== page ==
• Send each other books, videos and CDs. Some successful long-distance friends exchange items such as fabric swatches and paint samples via mail.
  • Don’t forget to listen to your friend and to ask about her life. Offer support and praise, not advice and resentment.

Share experiences

“Bonding” is the lifeblood of a friendship. Long-distance friends need to find ways to continue sharing experiences, even if they only get together once every few years. Without some new event to share, most friendships will wither and die. You can only ask each other “remember when?” so many times. You need to create new memories and keep pace with the changes in each other’s lives:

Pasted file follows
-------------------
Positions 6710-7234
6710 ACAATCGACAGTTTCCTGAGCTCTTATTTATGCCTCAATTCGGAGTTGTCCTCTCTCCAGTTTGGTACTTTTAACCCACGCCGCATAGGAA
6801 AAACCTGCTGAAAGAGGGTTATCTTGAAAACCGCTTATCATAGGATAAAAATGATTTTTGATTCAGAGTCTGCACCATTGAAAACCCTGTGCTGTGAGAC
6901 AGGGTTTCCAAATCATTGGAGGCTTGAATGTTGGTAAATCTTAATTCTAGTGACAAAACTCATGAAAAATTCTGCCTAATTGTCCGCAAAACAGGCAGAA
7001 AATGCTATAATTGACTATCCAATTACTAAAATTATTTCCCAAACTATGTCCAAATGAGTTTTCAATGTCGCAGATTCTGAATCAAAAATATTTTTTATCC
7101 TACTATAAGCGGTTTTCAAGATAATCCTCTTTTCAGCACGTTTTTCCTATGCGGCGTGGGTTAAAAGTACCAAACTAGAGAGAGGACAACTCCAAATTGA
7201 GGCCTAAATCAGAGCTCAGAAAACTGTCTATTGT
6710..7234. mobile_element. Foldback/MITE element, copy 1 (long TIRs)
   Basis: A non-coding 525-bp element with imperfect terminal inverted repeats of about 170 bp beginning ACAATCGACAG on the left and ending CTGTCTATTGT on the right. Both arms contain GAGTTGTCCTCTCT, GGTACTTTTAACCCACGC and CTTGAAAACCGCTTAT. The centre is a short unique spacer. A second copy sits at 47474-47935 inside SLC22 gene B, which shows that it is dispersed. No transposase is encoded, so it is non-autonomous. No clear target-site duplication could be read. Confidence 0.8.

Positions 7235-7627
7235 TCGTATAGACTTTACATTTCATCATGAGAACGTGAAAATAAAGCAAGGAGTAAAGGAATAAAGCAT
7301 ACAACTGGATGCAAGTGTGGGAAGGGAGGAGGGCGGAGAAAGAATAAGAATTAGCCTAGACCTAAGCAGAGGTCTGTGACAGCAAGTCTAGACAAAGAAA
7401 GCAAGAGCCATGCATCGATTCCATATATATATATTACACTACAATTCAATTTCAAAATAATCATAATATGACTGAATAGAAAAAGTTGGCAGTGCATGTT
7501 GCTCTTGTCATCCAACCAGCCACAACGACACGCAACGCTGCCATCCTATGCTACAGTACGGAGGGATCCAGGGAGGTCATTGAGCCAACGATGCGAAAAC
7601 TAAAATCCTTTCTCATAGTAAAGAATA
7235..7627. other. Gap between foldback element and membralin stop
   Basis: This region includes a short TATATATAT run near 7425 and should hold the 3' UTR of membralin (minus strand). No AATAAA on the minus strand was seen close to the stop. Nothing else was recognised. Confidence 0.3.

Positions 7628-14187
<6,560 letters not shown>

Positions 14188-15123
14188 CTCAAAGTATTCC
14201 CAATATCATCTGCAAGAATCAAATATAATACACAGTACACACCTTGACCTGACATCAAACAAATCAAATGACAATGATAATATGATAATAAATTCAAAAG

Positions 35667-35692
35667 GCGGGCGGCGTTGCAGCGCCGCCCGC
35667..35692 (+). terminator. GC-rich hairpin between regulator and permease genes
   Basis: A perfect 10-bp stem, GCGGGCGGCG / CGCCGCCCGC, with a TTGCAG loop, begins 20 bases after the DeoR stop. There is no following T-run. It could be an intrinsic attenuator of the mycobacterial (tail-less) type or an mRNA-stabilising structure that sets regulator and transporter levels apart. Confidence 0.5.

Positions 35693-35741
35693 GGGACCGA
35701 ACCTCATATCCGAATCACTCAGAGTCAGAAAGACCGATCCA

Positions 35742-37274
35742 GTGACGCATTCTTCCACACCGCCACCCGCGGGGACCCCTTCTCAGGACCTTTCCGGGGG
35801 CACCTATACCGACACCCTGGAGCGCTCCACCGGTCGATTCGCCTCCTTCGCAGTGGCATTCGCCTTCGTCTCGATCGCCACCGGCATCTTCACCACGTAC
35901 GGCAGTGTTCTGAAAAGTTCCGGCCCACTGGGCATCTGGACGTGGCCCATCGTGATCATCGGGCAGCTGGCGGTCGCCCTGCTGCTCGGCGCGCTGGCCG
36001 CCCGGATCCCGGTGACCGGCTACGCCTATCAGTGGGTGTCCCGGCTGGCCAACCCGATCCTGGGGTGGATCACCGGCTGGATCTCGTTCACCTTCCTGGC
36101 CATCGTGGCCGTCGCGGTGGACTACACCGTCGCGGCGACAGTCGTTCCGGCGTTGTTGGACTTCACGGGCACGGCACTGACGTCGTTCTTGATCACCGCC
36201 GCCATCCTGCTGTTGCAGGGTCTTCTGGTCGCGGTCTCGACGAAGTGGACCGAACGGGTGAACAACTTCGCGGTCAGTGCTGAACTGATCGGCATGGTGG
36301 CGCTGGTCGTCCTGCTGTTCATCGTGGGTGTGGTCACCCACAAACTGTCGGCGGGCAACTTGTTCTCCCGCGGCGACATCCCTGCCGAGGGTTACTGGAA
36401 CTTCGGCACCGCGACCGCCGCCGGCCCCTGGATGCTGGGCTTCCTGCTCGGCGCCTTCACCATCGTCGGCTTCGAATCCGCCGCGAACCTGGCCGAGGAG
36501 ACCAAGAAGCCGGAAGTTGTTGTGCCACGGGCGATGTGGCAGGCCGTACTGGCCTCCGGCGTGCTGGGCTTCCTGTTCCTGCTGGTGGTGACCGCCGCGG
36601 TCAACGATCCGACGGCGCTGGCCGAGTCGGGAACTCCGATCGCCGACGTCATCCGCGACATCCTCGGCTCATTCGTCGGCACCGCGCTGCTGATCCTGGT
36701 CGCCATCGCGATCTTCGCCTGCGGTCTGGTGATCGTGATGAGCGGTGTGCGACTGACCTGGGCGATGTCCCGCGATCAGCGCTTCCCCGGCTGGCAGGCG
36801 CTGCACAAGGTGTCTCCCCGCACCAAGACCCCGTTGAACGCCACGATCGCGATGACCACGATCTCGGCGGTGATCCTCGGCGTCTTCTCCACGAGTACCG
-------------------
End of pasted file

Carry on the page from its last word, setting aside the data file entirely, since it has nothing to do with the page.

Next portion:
• Visit your friend in her new location or invite her to visit you.
  • Show up for important events—landmark birthdays and anniversaries, graduations, births or funerals.
  • Take family vacations together.
  • Meet your friend for a long weekend at a mid-point location.
  • Go on an action-oriented outing, such as a sports camp or sightseeing tour. A filled agenda will give you something current to talk about.

Avoid unrealistic expectations

Job or family demands can sometimes make it difficult to keep up with friends. Several months or even several years of low-key communication will not destroy an “old” friendship. When conflicts do arise, accept cancellations and apologies and resolve situations quickly and honestly.

By Amy Fries